ADAM PHILLIPPY: So in the papers that are coming out this week, we actually didn’t describe the Y chromosome. The particular cell line that we chose to sequence initially has two copies of the X chromosome. But in the year that followed since we completed that genome, we moved on and got a different cell line that had a Y chromosome and replicated the same effort for this particular one.
There’s 50% missing in the current Y chromosome reference to date from the Human Genome Project in 2004. A lot of that is this highly repetitive DNA that Karen was mentioning earlier. And it’s important for the same reasons that we’ve completed the rest of the genome. This is filling in all of the missing pieces in the puzzle and now we can look at those regions and identify the variants and understand the functional consequences of the sequence in those regions.
IRA FLATOW: And the Y chromosome is passed paternally, right, so that’s quite important to know about.
ADAM PHILLIPPY: Yeah, that’s correct. It’s commonly used in genealogical studies because of that fact, used to build family trees. And anybody that’s used 23andMe and any of those other services will have benefited from that.
IRA FLATOW: Karen, why is this part so important?
KAREN MIGA: Well, the Y chromosome, I think that’s a huge question. I think we haven’t quite figured out what it means to lose a giant amount of tandem repeats that exist on the Q arm, half of the chromosome. I do know that as we age, these parts of our genome that are typically repetitive, they change in the way our cells regulate how they’re organized. And over time the Y chromosome is sometimes lost, so it does it does offer some new insight that something about these particular sequences and all the proteins that are binding to them present a huge unknown for people to start thinking about what it’s doing in the cell and how it could be influenced with the gain or loss of a Y.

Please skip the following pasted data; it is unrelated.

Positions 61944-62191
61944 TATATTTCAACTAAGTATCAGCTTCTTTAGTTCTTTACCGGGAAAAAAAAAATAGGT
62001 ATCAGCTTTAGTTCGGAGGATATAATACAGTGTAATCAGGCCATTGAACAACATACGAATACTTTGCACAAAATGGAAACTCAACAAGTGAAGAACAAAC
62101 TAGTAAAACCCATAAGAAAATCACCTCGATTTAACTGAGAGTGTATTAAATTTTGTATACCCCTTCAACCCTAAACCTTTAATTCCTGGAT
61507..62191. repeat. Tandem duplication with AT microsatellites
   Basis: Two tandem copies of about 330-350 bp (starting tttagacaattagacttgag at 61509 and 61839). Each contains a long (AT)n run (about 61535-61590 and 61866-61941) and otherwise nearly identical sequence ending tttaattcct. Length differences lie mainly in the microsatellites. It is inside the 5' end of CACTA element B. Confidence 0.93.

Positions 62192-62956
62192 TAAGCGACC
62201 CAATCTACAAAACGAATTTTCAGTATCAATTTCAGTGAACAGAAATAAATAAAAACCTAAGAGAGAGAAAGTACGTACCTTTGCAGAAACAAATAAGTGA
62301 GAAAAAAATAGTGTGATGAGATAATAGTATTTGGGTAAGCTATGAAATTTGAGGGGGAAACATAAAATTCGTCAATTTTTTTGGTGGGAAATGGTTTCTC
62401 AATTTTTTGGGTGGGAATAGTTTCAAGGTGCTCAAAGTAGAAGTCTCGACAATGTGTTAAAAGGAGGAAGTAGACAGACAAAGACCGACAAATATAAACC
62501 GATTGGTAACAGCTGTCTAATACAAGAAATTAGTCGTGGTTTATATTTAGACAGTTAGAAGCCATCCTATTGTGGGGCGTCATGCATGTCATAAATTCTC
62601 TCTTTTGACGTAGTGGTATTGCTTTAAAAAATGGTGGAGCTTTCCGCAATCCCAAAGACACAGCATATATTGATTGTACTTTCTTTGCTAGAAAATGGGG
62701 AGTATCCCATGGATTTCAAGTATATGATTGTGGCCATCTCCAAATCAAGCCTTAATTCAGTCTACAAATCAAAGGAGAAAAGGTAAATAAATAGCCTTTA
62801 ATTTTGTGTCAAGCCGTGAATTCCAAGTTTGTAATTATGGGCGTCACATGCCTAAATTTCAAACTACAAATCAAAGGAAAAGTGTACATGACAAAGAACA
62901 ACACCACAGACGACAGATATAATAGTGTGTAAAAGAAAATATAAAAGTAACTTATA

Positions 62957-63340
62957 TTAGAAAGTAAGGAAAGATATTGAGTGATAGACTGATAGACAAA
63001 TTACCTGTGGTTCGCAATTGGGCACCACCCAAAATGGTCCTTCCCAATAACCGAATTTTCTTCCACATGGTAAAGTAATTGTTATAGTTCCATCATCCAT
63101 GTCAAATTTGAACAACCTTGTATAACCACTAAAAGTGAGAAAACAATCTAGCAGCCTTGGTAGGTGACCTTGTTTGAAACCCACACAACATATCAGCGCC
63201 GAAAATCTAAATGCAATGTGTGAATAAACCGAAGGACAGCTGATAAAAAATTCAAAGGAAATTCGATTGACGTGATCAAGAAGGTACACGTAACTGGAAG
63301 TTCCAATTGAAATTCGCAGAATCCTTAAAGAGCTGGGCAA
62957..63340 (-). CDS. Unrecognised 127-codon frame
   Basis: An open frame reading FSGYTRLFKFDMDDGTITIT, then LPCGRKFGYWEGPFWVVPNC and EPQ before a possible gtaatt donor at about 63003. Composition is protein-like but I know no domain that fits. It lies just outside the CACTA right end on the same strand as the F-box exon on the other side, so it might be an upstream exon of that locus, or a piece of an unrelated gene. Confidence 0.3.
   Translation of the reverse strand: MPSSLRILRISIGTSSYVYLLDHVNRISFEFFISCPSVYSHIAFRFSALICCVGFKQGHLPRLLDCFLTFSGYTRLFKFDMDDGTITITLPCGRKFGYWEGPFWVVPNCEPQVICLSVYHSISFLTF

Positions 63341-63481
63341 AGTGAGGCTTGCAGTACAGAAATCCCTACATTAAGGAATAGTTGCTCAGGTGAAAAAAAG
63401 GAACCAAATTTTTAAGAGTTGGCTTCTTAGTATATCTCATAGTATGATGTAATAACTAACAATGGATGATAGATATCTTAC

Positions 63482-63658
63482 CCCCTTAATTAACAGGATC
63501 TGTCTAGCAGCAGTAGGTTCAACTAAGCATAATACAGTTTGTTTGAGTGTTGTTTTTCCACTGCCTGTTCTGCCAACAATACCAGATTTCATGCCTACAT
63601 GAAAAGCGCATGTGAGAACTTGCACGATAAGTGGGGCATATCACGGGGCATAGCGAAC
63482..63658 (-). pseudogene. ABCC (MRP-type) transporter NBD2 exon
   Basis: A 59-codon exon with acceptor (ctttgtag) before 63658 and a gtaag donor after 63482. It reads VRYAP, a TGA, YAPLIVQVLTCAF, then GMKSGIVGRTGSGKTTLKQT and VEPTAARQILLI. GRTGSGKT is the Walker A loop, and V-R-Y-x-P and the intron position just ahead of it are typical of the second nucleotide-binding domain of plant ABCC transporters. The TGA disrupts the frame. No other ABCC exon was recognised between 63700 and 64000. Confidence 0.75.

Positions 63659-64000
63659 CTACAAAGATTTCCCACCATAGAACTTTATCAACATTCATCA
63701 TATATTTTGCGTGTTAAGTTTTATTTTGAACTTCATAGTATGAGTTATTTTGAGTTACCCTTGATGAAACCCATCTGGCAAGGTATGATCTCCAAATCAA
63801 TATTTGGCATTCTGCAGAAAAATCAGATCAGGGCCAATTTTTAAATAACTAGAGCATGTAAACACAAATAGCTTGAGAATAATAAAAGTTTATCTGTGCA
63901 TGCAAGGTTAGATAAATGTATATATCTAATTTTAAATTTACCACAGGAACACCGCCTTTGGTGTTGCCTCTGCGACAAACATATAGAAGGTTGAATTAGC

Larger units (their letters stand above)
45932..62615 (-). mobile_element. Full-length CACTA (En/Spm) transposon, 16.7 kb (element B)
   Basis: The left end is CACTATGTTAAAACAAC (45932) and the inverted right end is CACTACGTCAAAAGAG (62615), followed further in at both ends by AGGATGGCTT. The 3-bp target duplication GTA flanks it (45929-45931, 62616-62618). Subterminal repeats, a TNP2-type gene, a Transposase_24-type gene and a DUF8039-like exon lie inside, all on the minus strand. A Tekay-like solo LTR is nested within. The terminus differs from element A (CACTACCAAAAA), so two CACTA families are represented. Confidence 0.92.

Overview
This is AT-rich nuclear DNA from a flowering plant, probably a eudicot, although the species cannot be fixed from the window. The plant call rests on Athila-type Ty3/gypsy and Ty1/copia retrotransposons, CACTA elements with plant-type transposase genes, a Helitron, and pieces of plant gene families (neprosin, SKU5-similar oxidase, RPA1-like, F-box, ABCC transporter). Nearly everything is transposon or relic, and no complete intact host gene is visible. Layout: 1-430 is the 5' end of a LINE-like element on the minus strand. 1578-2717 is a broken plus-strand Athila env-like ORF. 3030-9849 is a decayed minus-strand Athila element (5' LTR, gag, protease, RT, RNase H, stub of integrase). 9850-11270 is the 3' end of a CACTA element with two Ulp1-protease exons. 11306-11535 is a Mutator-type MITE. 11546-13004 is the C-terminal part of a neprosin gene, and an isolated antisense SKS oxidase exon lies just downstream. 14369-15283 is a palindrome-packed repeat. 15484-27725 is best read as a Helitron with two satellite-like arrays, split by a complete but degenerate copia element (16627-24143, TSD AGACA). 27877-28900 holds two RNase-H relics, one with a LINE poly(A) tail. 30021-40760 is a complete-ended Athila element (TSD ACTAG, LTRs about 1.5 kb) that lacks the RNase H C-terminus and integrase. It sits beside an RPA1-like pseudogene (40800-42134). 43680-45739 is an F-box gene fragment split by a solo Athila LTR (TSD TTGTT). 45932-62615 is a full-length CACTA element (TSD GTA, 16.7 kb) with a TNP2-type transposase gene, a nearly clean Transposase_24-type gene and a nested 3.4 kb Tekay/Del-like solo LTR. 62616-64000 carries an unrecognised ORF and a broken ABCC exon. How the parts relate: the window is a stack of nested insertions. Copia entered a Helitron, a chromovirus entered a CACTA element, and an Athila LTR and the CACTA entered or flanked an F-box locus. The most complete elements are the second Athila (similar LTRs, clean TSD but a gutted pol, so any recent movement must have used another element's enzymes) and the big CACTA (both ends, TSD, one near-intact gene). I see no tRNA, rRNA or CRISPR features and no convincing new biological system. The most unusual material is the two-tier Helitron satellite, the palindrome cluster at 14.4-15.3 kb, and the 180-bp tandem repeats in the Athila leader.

ADAM PHILLIPPY: On these very large tandem repeats on the Y, it’s not just those tandem repeats that we’ve added, but also added a number of genes nearby and around those tandem repeats, increasing, not only the sequence content, but the [INAUDIBLE] content of the Y as well.
IRA FLATOW: Adam, you started this project to complete the human genome back in 2018. But the second half of the project, the computational end, took place during the pandemic and, in fact, a big breakthrough happened right in the middle in the spring of 2020. Can you tell us about that?
ADAM PHILLIPPY: Yeah, we were in many ways fortunate that all of the sequencing and lab work that generated the data for this project happened before the pandemic. And so we were sitting on that data spring of 2020 when COVID outbreak hit. And a postdoc in my lab, Sergey Nerk, who was leading the computational analysis, came to me with the early look at that data, trying to assemble it for the first time. And when we looked at it, he put it up on his screen, and showed me, and everybody in the room saw that, and thought, wow, we actually have a chance at succeeding here. It gave us the clearest picture we had seen to date.